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SOHO Still Having a Blast
This page contains archived content and is no longer being updated. At the time of publication, it represented the best available science. However, more recent observations and studies may have rendered some content obsolete.
Fifteen years ago this month, the European Space Agency and NASA launched a satellite that fundamentally changed our understanding of the Sun and how it affects our planet. The Solar and Heliospheric Observatory (SOHO) became the first solar observatory to watch the sun 24 hours a day, seven days a week. It launched a revolution in the study of “space weather,” or how electromagnetic activity on the Sun disturbs and distorts technology on Earth.
This image from the Large-Angle Spectrometric Coronagraph (LASCO) on SOHO shows the eruption of a coronal mass ejection (CME)—an energized bubble of plasma from the Sun's atmosphere—in the general direction of Earth on August 7, 2010. The white circle in the middle shows the diameter and placement of the Sun behind the disk of the coronagraph (smooth gray circle), which creates an artificial eclipse to reveal the Sun's faint atmosphere. The white and black curves on the left show the halo effect of the plasma bubble as it pinches off from the eastern limb.
Unlike other SOHO images that show the Sun is bright reds, greens, and other artificial colors, this is a “difference image”; that is, it is a composite of two images where the earlier image is subtracted from a later one. The technique allows solar physicists to see the propagation of the plasma cloud across space, with the brightest whites showing areas of the highest density.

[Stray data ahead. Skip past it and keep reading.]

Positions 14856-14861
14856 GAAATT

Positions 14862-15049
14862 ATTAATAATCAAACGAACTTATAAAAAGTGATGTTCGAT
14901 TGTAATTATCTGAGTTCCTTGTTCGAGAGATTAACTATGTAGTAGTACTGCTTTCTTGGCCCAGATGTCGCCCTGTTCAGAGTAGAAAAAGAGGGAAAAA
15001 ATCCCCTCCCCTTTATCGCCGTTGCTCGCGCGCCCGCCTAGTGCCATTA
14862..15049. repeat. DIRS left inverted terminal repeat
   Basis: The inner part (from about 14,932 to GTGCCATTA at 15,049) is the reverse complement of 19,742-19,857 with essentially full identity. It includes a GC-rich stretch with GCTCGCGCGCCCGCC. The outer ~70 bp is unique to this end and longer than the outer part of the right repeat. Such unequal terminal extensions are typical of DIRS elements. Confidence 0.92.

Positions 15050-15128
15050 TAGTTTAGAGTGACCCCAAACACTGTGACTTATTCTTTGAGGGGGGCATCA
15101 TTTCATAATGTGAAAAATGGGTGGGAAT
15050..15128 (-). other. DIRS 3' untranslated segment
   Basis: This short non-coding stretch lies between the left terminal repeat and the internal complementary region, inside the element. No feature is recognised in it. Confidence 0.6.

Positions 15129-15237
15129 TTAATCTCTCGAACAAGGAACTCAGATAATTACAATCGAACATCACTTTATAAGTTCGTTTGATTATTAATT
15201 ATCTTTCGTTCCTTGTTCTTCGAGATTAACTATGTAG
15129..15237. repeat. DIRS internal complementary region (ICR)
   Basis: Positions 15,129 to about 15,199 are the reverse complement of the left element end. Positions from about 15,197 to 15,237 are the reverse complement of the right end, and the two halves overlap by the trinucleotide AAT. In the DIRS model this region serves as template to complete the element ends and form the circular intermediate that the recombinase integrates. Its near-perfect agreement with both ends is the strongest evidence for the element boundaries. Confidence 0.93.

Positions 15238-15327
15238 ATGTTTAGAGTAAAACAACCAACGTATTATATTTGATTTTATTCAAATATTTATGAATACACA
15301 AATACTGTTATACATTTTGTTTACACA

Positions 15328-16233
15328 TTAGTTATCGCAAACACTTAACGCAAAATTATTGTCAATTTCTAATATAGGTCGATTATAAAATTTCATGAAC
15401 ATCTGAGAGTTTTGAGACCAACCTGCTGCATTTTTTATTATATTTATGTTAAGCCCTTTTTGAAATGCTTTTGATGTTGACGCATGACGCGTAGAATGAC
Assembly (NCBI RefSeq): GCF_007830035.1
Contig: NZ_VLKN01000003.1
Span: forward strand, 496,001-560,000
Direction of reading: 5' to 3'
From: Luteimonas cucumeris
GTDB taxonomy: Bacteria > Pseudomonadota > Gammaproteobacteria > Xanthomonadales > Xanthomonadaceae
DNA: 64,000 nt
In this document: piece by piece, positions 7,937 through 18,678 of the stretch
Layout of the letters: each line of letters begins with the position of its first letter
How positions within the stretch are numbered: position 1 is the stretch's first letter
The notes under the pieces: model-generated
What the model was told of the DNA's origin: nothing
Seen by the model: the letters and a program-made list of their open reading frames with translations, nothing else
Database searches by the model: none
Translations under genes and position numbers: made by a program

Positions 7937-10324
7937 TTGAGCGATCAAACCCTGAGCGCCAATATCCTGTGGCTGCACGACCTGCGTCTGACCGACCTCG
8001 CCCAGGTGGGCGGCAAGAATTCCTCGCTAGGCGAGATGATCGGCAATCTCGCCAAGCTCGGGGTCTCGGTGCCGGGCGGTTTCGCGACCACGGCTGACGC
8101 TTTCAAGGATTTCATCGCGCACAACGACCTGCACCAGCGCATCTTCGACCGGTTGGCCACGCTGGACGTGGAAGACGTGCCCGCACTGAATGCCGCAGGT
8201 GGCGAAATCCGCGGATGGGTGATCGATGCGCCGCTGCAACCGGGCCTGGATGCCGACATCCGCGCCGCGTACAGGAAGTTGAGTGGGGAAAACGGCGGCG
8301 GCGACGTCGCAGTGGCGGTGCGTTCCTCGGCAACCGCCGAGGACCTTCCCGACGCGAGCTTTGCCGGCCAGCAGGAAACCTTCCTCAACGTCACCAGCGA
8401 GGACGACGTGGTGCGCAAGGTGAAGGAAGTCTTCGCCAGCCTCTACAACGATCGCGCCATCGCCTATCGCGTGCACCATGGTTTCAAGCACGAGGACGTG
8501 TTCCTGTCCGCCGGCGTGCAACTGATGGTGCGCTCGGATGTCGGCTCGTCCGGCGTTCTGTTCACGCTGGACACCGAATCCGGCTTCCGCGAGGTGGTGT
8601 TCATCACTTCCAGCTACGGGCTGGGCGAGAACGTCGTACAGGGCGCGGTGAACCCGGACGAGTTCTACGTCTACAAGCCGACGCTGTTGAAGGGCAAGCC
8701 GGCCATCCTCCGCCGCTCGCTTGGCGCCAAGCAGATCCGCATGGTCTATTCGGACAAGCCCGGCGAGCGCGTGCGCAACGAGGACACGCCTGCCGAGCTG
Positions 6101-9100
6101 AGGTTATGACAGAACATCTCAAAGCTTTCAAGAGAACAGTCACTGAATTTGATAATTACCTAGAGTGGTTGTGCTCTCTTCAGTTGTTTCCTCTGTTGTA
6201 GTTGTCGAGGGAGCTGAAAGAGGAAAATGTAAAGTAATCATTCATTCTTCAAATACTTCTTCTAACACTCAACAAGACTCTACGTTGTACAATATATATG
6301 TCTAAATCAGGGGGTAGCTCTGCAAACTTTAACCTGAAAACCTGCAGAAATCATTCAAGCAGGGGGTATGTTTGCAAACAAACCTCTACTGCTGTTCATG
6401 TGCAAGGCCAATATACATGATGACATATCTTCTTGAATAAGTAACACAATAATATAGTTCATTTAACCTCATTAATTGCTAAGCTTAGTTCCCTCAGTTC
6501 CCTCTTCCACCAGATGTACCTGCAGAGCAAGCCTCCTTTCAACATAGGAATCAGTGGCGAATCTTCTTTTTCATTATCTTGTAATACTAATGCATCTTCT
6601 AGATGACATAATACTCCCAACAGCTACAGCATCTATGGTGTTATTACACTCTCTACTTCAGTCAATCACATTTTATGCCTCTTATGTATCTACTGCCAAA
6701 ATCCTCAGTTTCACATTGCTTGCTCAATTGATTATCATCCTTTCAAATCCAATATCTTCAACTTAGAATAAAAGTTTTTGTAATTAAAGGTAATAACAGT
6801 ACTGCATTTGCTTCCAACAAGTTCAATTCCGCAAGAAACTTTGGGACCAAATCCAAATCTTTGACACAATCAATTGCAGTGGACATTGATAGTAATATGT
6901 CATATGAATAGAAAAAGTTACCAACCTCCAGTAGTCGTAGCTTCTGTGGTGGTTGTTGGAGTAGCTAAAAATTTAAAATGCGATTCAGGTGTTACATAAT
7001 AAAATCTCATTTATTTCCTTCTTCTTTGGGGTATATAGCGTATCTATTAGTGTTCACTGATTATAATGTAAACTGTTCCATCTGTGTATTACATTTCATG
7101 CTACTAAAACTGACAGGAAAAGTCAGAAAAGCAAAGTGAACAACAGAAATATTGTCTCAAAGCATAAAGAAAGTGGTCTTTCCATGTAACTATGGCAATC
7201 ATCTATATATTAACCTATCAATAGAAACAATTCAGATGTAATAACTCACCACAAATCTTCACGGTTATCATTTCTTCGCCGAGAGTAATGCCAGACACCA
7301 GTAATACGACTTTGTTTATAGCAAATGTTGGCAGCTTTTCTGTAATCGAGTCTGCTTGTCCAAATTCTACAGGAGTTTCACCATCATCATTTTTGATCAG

CMEs carry energized particles across the solar system, and when they cross paths with Earth, the result can be auroras (northern and southern lights), charging of the Van Allen radiation belts, and disturbances in the ionosphere, a layer of our atmosphere that is critical for the relay of radio signals. These space weather events can distort satellite communications and earth-based radio transmissions, cause satellite parts to fail, and create surges of current in electrical power lines—and sometimes blackouts.
Before SOHO and the International Solar Terrestrial Physics program of the 1990s, scientists and engineers couldn’t do much to prepare for space weather. But by providing a full-time view of solar activity, SOHO afforded earthlings as much as two or three days notice of an impending storm. Though its instruments have aged and newer satellites now have a better view, SOHO is still building a long-term record of solar observations.
Image courtesy of the Solar and Heliospheric Observatory/LASCO consortium. Caption by Michael Carlowicz.
Fifteen years ago this month, the European Space Agency and NASA launched SOHO, a satellite that fundamentally changed our understanding of the Sun and how it affects our planet.